Escape to Witch Mountain

Theatrical Release: September 16, 2003
DVD Release: September 16, 2003
Escape to Witch Mountain
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Synopsis

A vehicle floats in midair; a coat rack comes to life and attacks a sheriff; and wild animals are putty in the hands of Tony and Tia Malone in Disney’s thrilling fantasy adventure about the “psychic” powers of two young orphans.

Their clairvoyance prompts evil millionaire Aristotle Bolt (Ray Milland) to lure them to his mansion to exploit their powers. While escaping, they meet a friendly camper (Eddie Albert) and begin to unravel the mystery of their origin. Soon, all three are fleeing townspeople who have branded the children witches. But then it happens! Someone with even greater powers takes over and leads the children – and the audience – into a dazzling and unexpected experience…one that is truly out of this world!

Dove Review

This is a classic Disney tale that will capture the attention of both young and older children. The story moves quickly taking Tony and Tia from one situation to the other. They are quick to use their “psychic” powers to resolve many trying and unpleasant situations, not to mention just to have some fun. As with many Disney tales, the bad guy is pretty bad and the kids are very good. When Disney first released this film in the theaters, they previewed the film with a Disney cartoon. They have included the cartoon, entitled “Pluto’s Dream House,” in this DVD. Other special features include an audio commentary with Ike Eisenmann, John Hough and Kim Richards; Making the Escape; 1975 Disney Studio Album; Conversations with John Hough; and Disney Sci-Fi.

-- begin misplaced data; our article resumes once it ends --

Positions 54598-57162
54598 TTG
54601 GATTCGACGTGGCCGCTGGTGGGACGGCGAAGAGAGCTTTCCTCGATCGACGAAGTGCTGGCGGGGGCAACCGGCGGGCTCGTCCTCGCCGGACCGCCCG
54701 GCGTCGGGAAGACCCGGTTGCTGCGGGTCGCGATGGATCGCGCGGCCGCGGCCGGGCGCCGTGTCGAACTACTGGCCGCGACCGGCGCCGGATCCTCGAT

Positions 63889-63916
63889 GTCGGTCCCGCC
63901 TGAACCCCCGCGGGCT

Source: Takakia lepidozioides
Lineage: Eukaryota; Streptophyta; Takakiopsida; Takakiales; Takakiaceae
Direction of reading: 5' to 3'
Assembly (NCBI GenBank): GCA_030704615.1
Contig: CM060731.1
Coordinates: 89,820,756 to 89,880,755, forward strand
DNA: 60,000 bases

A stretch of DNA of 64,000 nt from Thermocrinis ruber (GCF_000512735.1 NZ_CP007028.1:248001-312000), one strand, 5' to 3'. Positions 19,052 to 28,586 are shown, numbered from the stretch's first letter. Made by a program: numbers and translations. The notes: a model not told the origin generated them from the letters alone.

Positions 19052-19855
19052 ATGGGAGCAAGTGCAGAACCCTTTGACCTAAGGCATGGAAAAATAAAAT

Content Description

Sex: None
Language: None
Violence: None
Drugs: None
Nudity: None
Other: There are some "magic" or "psychic" powers displayed by the children. These powers are explained in the end through their unexpected experience.

Info

Company: Buena Vista Home Video
Director: John Hough
Genre: Children
Runtime: 97 min.
Industry Rating: G
Starring: Eddie Albert, Ray Milland, Donald Pleasence, Kim Richards and Ike Eisenmann
Reviewer: Dave Lukens